• An API call is handled sequentially in Repliss. However, in practice database calls often should be executed in parallel. For example fetching 100 Tweets to show a Twitter timeline should not take 100 round-trips to the database to complete. Instead all 100 Tweets should be fetched in parallel. Therefore, the generated code should use parallelism when possible without changing the semantics of the code.

Prerequisites: Good programming skills and knowledge about compilers (“Compiler and Language-Processing Tools” or FGDP and SE1)

Topic 2: Implement Concolic testing for Repliss

The automatic testing tool in Repliss generates random inputs (with some heuristics) to test programs. This relatively simple approach can already find many bugs, but for complex examples is can take a very long time or not find a bug at all. Moreover, when no bug is found, there is no guarantee made for the program.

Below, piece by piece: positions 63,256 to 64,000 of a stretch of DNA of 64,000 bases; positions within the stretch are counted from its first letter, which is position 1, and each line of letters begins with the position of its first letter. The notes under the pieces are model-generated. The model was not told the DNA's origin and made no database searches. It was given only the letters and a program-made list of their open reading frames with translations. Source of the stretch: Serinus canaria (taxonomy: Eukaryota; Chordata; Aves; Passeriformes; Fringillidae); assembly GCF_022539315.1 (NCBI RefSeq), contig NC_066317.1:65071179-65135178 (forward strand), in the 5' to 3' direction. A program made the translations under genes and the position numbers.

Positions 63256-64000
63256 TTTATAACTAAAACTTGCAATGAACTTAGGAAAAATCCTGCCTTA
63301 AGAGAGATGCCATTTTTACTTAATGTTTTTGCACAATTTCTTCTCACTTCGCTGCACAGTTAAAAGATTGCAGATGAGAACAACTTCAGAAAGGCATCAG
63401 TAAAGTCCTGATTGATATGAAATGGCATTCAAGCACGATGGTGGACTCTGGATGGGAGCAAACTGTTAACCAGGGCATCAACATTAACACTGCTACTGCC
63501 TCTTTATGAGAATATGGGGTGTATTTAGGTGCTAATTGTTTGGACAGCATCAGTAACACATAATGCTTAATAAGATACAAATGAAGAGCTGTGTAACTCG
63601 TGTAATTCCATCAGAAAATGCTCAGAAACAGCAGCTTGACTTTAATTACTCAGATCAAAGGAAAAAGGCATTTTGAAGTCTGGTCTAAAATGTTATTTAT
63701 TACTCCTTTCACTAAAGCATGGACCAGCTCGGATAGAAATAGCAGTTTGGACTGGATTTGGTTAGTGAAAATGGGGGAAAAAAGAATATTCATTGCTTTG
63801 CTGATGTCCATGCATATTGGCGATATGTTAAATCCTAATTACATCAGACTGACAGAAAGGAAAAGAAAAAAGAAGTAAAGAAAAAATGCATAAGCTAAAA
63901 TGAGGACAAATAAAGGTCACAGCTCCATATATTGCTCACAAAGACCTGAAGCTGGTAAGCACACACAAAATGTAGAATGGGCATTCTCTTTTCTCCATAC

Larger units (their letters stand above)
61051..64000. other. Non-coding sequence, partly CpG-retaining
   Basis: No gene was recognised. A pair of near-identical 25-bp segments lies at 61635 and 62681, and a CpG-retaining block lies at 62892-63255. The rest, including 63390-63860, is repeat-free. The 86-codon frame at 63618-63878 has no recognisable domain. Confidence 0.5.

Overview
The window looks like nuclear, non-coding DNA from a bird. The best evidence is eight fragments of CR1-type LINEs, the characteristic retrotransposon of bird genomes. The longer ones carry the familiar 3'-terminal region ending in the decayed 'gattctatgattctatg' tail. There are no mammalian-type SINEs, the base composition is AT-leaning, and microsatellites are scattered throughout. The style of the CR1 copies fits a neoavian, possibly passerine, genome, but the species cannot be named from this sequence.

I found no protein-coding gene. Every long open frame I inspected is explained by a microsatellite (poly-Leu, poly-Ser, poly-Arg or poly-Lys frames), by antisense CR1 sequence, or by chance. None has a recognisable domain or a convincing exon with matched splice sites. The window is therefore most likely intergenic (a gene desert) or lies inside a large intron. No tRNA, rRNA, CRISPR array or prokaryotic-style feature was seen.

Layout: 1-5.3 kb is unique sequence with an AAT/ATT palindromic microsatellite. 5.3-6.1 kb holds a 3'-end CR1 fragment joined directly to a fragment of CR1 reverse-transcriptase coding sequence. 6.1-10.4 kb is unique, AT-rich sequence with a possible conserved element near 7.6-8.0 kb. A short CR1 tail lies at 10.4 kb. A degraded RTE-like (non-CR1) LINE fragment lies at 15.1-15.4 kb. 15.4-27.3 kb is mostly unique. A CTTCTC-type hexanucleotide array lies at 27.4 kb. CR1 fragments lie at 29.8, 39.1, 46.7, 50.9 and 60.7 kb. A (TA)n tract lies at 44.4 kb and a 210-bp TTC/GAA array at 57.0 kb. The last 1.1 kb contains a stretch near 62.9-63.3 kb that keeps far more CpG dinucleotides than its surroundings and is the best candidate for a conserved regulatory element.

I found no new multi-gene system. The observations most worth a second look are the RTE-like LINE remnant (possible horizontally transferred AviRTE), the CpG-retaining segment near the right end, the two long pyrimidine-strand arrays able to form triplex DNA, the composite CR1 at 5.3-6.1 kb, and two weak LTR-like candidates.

Symbolic and concolic testing is a technique to explore executions more systematically. In some cases it can even be used to prove the absence of bugs for executions up to a given length.

The goal of this thesis is to extend the existing testing tool (written in Scala) with concolic testing.

Prerequisites: Good programming skills and knowledge about compilers and logic (lectures “Compiler and Language-Processing Tools”, Logik, FGDP and SE1)


  • Peter Zeller:
    Testing properties of weakly consistent programs with Repliss.
    PaPoC 2017
  • Patrice Godefroid, Nils Klarlund, Koushik Sen:
    DART: directed automated random testing.
    PLDI 2005
  • Cristian Cadar, Dawson R. Engler:
    Execution Generated Test Cases: How to Make Systems Code Crash Itself.